The Cheer Pheasant, although his colours have none of that brilliancy which one associates with pheasants, especially those with the typical long pointed tail which he exhibits in perfection, having this appendage sometimes two feet long, is nevertheless a very recognizable bird, not only among our Indian game-birds, but anywhere, for he is the only pheasant known which combines a long pointed tail with a crest also long and pointed; and the female, though shorter in both tail and crest, yet has them enough developed to be recognizable.
Although there is plenty of difference in detail between the cock and hen Cheer Pheasants, their general appearance is far more alike than that of the two sexes of pheasants in general, both showing black, grey, white, buff, and brown in their plumage ; the most noticeable differences are at the two ends, the cock having a plain dirty-white neck below his drab cap, while the hen, with the same head colouring, has the neck below the throat more black than white, though the colours are mixed; her tail, also, though exhibiting the same colours as the male's, is not so distinctly marked, the cock's tail being boldly banded with black-and-tan on a bright buff ground, and forming a very noticeable feature in his appearance. Cock Cheer are much larger than hens, weighing about three pounds and often more, while the hens weigh two to two and a half; they look about as big as our cock pheasants at home, and this is the only one of our common hill pheasants, rightly so-called or not, which will strike anyone as closely like the home bird, in spite of its dull colour.
Its note, however, is, like its plumage, very unlike the common pheasant's, being a sort of song, rendered by Wilson as "chir-a-pir, chir-a-pir, chir chir, chirwa, chirwa" ; but the tune varies, and there is a good deal of it to be heard, for hens crow as well as cocks, and in dull weather at any time in the day, though the usual calling-time is daybreak and dusk.
The cocks have spurs, and presumably they fight, for they are excessively spiteful in their demeanour to people when in captivity—more so, I think, than any other species; and they have considerable power in their strong bills, which they use for grubbing up roots, which are their favourite food, though they also partake of the other usual articles of pheasant diet, with the exception of herbage, for which they do not care.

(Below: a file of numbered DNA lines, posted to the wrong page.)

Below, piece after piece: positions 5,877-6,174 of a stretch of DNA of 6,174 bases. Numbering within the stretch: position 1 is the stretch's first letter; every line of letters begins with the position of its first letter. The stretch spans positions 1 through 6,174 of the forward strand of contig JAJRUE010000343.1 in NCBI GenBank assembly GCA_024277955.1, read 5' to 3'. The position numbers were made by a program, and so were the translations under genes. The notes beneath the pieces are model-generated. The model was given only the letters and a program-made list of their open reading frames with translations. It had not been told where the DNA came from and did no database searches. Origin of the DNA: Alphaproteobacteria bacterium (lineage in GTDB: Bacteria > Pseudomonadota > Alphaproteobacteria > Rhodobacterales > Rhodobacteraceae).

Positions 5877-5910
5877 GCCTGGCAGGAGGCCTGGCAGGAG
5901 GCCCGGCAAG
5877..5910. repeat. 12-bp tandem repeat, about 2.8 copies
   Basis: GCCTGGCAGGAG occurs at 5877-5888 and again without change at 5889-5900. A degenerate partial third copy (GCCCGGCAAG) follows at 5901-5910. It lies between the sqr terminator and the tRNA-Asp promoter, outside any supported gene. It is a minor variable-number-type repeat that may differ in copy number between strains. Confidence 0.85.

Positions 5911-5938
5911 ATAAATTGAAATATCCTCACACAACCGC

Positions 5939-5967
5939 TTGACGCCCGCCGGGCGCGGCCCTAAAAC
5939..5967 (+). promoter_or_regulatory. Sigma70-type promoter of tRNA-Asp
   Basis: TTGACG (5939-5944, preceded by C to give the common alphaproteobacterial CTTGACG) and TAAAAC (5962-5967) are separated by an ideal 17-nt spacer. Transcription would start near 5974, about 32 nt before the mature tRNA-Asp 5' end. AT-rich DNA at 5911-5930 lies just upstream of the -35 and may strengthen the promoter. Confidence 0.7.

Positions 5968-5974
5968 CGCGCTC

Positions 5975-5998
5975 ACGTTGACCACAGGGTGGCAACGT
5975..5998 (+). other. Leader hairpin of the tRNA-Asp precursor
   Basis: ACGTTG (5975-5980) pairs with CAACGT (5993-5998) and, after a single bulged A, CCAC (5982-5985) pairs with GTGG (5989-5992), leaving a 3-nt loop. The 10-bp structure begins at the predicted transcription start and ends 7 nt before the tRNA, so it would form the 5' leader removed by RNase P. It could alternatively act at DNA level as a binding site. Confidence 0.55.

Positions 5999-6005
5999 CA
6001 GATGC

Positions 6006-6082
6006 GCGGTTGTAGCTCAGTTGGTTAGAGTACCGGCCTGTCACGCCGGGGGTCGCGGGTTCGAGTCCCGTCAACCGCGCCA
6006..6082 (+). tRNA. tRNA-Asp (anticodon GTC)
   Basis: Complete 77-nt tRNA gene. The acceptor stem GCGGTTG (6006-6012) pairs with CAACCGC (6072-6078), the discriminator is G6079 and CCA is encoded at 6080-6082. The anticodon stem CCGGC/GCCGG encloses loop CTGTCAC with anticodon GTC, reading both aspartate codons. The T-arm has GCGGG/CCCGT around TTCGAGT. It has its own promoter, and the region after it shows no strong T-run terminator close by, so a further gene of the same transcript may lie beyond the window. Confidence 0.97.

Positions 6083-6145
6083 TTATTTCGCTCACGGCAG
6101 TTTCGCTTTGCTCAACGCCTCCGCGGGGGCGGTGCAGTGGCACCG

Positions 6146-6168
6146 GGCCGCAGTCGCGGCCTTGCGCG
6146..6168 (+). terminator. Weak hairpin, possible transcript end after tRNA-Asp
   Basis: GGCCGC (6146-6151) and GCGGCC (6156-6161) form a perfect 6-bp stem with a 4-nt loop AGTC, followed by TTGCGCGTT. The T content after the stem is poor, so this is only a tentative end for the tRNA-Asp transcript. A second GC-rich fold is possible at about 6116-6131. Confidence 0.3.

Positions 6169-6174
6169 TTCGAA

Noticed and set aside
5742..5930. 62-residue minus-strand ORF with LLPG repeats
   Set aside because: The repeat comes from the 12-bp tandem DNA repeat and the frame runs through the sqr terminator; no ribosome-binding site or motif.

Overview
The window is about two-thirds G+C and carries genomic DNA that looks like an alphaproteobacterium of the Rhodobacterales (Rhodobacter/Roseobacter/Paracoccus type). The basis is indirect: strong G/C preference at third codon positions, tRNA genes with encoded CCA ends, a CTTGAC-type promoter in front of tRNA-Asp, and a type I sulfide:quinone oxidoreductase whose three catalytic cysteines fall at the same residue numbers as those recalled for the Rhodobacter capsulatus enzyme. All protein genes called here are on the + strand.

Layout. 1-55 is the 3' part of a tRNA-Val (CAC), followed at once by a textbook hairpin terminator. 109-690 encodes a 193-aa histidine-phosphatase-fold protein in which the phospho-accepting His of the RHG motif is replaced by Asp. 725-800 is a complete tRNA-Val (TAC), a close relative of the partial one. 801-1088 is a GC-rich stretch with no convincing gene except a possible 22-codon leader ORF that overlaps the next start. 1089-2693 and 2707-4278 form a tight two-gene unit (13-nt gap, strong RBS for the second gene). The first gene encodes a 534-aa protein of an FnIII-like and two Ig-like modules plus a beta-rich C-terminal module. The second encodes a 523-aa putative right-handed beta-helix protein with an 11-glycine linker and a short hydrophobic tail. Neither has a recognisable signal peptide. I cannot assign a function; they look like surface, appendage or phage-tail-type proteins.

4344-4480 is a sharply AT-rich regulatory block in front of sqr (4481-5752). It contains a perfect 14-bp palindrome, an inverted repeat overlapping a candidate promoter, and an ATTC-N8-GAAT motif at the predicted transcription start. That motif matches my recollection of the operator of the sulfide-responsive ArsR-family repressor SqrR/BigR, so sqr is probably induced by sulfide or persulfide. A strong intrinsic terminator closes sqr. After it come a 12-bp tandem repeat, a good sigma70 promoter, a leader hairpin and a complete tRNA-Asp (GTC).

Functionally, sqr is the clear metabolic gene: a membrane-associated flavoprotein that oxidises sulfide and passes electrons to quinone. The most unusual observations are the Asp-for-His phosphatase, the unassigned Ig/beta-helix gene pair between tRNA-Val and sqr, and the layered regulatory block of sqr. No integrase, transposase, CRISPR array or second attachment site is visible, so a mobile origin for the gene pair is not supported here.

Although distributed all along the Himalayas—to which range it is confined—and a common bird, the cheer is not to be found everywhere, its requirements being somewhat special. Although, like our pheasants generally, it ascends the hills in hot weather and descends in winter, it does not go above 10,000 feet or come down below 4,000, nor go outside the wooded regions. Even here Cheer are local, and the special grounds for them are, according to Hume, " the Dangs or precipitous places, so common in many parts of the interior; not vast bare cliffs, but a whole congeries of little cliffs one above the other, each perhaps from fifteen to thirty feet high, broken up by ledges, on which a man could barely walk, but thickly set with grass and bushes, and out of which grow up stunted trees, and from which hang down curious skeins of grey roots and mighty garlands of creepers." By waiting at the foot of such a place good shots may be got as the birds are driven down from above, but they come down extremely fast, apparently closing their wings and steering by their tails; while if hit and not killed they will run for miles at times. In thin tree-growth on the hillside they are hard to get unless bayed by dogs, at which, in out-of-the-way places, says Hume, they will chuckle or crow, with erected feathers, from the bough they have taken to, till they can be potted. Possibly this antipathy to dogs, like their fearless spitefulness to man when con¬ fined, indicates that they assist each other against vermin, for they are most companionable birds, except in the breeding-season, associating in coveys of up to fifteen in number, and these lots remaining about the same favourite place from one year's end to another, even if some are shot. They are great runners and skulkers when the grass is long and gives them a chance, and do not fly far at a time. In fact, they are essentially ground-birds, and seldom even roost on trees, but " jug " like partridges on the ground.
Cheer generally breed between 4,000 and 8,000 feet, preferably in May and at the foot of one of their favourite "Dangs" scratching a slight hole and laying small eggs for their size, not larger than a common fowl's, and dirty-white or pale-greyish, with a few rusty spots in most cases. The cock as well as the hen looks after the brood. The native name expressing the characteristic note is the most widely used, but in the hills north of Mussoorie is replaced by Bunchil or Herril, while in Chamba and Kullu Chaman is this bird's title.